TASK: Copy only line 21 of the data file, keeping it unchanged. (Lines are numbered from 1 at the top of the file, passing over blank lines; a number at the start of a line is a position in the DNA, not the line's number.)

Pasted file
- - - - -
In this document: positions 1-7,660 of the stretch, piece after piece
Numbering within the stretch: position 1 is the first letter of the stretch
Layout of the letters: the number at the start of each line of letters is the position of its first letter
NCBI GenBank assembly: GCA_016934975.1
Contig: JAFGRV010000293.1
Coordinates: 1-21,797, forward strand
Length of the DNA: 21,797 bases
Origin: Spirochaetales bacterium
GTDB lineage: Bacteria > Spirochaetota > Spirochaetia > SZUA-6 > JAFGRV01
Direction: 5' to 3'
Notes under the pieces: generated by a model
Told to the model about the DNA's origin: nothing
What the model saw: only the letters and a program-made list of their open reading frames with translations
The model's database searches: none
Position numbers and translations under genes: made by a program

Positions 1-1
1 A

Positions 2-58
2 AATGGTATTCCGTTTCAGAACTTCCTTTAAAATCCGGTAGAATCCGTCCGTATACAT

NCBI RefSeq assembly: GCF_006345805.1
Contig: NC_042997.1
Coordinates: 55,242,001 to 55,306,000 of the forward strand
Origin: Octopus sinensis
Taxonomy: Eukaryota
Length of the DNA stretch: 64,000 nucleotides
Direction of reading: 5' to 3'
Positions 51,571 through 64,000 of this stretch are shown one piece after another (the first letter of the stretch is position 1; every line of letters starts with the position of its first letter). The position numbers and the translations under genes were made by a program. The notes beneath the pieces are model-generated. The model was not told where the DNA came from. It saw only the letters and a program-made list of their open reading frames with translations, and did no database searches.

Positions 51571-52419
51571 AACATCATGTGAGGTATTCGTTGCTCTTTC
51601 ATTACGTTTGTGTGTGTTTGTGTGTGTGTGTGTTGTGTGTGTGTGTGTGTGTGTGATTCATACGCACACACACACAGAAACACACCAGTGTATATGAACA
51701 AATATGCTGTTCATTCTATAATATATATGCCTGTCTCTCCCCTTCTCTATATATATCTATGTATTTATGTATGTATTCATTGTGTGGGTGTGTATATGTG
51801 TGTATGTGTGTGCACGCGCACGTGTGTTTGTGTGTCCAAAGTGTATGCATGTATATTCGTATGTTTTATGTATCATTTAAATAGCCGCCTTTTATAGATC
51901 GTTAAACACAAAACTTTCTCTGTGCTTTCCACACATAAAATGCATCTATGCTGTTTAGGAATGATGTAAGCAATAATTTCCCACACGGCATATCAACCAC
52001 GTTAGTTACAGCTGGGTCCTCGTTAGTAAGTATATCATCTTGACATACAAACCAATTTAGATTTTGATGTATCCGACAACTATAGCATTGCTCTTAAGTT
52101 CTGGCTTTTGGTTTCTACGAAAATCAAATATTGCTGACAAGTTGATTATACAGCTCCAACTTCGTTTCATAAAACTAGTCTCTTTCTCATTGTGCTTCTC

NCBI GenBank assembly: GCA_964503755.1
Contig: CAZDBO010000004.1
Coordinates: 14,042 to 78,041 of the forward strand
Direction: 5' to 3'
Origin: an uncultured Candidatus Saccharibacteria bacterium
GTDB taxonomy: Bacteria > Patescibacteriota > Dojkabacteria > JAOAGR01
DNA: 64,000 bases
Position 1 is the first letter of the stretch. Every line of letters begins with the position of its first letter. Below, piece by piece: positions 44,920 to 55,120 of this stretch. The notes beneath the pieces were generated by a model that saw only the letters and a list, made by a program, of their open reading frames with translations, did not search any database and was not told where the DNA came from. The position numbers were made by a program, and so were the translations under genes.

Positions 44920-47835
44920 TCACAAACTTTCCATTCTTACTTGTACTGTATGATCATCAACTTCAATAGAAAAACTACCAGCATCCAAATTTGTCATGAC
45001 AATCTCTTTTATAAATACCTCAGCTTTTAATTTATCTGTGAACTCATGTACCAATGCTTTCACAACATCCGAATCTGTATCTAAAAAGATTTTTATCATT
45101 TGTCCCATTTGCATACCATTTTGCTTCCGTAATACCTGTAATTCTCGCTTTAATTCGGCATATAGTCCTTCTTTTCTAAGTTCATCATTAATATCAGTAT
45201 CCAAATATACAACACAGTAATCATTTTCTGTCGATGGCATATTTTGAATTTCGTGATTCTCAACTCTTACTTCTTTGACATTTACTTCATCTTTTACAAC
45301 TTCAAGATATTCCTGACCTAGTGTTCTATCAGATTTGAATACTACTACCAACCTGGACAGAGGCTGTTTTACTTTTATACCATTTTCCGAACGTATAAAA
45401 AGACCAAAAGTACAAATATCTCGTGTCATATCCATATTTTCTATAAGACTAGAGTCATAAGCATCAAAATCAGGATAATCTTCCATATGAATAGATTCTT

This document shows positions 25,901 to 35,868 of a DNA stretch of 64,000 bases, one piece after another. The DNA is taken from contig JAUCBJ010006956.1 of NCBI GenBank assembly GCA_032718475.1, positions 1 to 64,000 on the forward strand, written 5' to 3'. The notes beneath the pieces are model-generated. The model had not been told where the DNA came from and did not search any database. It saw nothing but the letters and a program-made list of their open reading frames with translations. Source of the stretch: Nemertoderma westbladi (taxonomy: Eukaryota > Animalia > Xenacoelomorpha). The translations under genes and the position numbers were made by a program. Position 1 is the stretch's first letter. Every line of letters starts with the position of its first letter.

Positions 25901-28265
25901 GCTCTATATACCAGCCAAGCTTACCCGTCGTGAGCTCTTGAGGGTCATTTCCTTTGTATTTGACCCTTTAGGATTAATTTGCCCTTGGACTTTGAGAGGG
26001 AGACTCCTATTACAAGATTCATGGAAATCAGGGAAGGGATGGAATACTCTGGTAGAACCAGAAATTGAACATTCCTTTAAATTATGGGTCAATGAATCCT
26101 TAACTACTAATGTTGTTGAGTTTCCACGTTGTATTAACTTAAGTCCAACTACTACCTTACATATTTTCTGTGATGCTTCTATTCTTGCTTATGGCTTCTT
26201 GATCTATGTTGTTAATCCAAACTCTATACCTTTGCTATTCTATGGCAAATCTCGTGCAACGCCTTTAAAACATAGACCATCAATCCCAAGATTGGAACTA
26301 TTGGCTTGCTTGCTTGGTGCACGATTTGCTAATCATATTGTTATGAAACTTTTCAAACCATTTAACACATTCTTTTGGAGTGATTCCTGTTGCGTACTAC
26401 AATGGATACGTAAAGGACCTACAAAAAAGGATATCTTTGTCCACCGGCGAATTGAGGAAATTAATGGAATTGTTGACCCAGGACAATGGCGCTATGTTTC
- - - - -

Contig: NC_042997.1